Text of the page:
Black holes are celestial objects that are characterized by extremely high density (mass per unit volume) and exceptionally high gravitational pull. The gravitational pull of a black hole is so strong that not even light can escape it and hence the name 'black hole'. A black hole is the final life stage of a massive star. To put things in perspective, our own Sun may end up as a black hole of less than 6 km diameter. All the mass of Sun would still be there, giving it immense density and the gravitational pull would remain the same.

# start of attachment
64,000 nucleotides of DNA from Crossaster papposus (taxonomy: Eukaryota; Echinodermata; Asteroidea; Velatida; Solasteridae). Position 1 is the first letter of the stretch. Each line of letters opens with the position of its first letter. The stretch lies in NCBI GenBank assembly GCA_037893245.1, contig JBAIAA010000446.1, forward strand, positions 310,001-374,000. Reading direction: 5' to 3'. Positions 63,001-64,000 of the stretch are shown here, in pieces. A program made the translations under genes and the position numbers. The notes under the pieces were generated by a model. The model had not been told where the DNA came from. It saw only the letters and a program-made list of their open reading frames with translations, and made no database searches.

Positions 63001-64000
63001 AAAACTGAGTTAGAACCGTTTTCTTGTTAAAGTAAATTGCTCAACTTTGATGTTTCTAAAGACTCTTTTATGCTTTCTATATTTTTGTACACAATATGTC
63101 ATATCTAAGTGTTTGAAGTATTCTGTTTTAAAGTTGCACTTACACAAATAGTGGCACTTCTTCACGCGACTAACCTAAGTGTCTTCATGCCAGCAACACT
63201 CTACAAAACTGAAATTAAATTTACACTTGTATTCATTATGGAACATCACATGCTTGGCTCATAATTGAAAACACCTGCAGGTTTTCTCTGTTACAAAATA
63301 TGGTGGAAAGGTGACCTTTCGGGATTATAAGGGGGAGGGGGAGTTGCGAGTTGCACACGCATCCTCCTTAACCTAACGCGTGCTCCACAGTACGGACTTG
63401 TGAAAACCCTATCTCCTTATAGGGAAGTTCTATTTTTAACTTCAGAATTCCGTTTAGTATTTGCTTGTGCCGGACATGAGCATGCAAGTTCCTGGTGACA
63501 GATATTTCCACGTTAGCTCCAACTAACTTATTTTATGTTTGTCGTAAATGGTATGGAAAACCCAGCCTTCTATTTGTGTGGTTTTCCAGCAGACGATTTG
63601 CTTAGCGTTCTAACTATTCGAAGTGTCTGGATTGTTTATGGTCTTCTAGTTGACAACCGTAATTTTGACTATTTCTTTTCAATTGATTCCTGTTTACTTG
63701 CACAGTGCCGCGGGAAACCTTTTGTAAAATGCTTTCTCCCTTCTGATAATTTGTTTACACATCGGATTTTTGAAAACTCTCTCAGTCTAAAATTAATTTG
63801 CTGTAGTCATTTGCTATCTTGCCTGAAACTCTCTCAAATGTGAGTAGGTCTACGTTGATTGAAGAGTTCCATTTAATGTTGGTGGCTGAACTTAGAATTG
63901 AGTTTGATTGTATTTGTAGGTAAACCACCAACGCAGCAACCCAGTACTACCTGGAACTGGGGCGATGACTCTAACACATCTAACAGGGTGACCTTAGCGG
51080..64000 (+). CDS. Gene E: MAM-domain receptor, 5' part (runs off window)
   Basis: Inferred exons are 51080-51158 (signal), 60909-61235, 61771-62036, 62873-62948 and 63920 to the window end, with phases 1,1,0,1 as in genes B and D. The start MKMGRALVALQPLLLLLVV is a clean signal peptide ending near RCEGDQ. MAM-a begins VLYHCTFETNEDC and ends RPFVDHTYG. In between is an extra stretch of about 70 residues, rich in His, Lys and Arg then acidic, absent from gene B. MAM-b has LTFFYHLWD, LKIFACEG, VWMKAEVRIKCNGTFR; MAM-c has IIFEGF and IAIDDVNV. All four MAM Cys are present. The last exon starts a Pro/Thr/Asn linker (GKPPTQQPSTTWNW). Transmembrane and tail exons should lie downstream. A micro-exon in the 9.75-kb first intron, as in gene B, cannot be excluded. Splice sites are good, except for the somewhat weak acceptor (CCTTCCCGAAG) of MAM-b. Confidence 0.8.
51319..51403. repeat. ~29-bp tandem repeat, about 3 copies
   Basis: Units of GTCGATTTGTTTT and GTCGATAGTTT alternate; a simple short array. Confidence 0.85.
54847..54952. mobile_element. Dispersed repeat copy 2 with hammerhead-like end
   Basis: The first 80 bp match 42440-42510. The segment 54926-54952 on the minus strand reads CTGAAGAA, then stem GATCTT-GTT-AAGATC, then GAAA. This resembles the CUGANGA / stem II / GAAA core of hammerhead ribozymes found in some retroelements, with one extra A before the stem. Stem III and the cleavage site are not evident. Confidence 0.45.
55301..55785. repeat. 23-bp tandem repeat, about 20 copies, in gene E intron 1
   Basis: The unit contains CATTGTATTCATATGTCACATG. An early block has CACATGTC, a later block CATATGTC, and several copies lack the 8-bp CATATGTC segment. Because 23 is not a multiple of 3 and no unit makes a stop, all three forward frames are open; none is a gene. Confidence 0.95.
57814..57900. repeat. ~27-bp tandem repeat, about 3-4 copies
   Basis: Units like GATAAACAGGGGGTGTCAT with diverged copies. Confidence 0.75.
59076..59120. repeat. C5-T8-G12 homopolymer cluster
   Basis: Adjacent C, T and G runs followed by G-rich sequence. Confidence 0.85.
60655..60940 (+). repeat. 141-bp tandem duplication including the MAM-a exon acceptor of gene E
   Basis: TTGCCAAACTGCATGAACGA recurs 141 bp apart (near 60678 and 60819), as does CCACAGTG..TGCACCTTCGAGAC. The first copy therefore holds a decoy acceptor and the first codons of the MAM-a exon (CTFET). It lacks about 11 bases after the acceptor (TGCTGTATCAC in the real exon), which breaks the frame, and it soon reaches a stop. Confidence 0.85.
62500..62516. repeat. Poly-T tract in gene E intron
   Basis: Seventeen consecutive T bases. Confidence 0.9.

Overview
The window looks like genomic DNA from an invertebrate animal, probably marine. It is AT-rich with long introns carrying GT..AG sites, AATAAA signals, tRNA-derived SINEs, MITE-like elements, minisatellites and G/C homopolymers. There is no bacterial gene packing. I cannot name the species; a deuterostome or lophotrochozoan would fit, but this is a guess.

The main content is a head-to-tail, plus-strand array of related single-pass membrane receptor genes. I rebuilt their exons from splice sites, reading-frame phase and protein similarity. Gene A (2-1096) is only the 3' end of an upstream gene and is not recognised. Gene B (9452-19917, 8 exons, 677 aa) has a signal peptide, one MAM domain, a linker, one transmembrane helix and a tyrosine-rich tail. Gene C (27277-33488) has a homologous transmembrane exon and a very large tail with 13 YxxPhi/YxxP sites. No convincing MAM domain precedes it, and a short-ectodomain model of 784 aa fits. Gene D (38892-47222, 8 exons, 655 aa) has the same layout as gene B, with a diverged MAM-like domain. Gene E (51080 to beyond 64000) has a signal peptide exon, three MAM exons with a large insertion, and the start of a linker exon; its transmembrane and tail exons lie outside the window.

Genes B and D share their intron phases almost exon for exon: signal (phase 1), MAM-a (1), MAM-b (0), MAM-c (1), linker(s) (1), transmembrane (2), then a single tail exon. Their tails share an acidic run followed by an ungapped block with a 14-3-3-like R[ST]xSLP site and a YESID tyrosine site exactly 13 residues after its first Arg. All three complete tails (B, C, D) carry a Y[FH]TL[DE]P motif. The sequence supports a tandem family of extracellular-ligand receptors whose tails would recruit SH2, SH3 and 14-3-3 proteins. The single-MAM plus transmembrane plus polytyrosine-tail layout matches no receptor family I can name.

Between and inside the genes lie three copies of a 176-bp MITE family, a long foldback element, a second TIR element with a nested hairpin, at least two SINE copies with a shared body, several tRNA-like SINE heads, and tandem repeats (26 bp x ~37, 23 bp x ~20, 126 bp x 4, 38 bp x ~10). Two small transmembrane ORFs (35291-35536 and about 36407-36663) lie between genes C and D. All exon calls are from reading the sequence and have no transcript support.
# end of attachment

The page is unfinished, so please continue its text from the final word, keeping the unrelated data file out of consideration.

The exceptionally high gravity of a black hole allows it to pull other objects towards it and hence would lie in a region of a lot of matter and gases. The centers of galaxies are ideal for that purpose, since they will contain much more matter than their peripheries. If a massive or super black hole is at the arms of a galaxy, it would start pulling everything towards it, which may cause a number of stars and other celestial bodies to rotate around it (and ultimately fall into it) and the arm would no longer remain the same. This may cause the shape of the galaxy to be distorted and a new center may form around this super black hole. Thus, black holes are ideally situated at or around the center of the galaxies.
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